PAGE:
This very good article in ToBeDetermined.cc is really interesting, and makes the quite strong case that gravel kills road. There is a ton of room for causality and causation debate within it, but the gist is that the year of people's first participation in Rasputitsa (a hellacious cold/snowy/muddy event in VT held during the absolute peak of mud season) is the year they stop road racing. A similar dynamic exists for cross, but the slope is much shallower. 

Overall, my impression is that the same "you have to be so good just to suck" dynamic raises gravel's prospects at the same time it threatens road and cross. I'm such a weirdo that I take myself as a proxy for almost nothing, ever, but I think my personal dynamics are not so different here. In road, I could be in the race and do things and make pedaling noises and such, enough that it was really fun, but I sure never won. I was the pretty good guy who wasn't going to win the race. In cross, it was a much higher entry fee in terms of training and effort for me to be, let's face it, pretty bad. I still enjoyed it, the days at the races are fun, there's community, there's beer, blah blah blah.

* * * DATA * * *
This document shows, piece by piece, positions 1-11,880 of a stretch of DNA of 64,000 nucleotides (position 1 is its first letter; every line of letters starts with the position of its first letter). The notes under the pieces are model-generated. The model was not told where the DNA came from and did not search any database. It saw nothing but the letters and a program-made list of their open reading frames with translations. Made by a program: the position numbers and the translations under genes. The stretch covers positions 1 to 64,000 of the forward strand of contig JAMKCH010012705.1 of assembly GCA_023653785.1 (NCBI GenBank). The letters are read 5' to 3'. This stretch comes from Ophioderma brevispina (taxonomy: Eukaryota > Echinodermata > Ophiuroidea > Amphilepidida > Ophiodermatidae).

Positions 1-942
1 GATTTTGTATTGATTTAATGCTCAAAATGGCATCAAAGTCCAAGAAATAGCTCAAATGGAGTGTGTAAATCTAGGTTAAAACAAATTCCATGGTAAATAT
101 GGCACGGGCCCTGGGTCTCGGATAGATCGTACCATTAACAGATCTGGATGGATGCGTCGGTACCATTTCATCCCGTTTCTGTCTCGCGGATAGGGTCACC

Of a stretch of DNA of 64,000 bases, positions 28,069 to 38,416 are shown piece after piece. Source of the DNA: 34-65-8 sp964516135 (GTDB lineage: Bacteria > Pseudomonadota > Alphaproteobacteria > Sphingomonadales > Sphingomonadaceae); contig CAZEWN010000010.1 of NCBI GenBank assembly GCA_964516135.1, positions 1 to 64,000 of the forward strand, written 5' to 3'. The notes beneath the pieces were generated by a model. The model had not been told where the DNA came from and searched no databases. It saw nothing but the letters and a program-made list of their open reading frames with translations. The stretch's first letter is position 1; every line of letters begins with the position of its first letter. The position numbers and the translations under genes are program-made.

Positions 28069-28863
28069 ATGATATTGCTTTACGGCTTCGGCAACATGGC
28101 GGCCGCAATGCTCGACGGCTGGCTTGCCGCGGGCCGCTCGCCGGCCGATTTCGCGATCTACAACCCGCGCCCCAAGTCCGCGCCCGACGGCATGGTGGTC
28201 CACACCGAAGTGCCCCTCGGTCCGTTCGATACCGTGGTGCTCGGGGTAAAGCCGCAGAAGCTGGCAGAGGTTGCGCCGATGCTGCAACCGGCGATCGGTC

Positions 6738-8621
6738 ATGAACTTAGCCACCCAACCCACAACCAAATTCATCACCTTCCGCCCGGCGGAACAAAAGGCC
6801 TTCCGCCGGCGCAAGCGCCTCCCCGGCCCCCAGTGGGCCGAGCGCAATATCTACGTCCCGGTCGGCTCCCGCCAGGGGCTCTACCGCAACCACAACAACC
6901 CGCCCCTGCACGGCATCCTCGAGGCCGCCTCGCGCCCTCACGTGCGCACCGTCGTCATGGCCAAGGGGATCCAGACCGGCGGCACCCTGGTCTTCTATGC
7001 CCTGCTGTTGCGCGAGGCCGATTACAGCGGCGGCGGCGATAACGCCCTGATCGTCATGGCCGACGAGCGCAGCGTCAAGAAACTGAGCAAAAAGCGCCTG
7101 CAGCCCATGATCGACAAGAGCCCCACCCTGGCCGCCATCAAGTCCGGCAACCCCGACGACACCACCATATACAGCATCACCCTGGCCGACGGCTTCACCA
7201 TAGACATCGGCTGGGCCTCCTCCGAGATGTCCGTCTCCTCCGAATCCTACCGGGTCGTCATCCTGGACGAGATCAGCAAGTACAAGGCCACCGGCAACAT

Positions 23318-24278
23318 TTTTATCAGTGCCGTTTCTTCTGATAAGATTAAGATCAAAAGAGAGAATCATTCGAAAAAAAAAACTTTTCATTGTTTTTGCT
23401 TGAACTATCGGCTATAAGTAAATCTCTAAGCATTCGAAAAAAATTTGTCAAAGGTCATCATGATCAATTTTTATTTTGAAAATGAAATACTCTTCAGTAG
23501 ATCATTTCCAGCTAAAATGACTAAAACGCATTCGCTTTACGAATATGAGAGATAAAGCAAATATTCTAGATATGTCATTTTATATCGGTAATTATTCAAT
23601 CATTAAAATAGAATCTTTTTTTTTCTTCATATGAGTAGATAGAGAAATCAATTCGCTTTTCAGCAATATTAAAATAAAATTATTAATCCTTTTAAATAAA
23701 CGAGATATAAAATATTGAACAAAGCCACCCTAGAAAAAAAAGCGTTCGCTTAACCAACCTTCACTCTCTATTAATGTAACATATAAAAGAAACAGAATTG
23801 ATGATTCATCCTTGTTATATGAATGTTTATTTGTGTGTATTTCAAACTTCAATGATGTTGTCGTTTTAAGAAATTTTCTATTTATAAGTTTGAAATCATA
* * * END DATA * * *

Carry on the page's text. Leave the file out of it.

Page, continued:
Tim sent pictures! Thanks, Tim. 

Gravel racing keeps most of the good points and alleviates the main bad one - feeling like you're getting curb stomped even if you've put a lot of effort in. Riding with a whole bunch of other people is wicked fun, and the events kind of serve as aggregators - instead of you rounding up all the neighborhood kids to go do a DIY thing (which I've done plenty and is also silly fun), the events shake the trees in a WHOLE LOTTA neighborhoods, and add the barbecue and beer trucks. Easy to like that, and if you drop back a group, eh, you drop back group. It takes cross's advantage over road on the "inclusiveness" scale and bends that curve hard.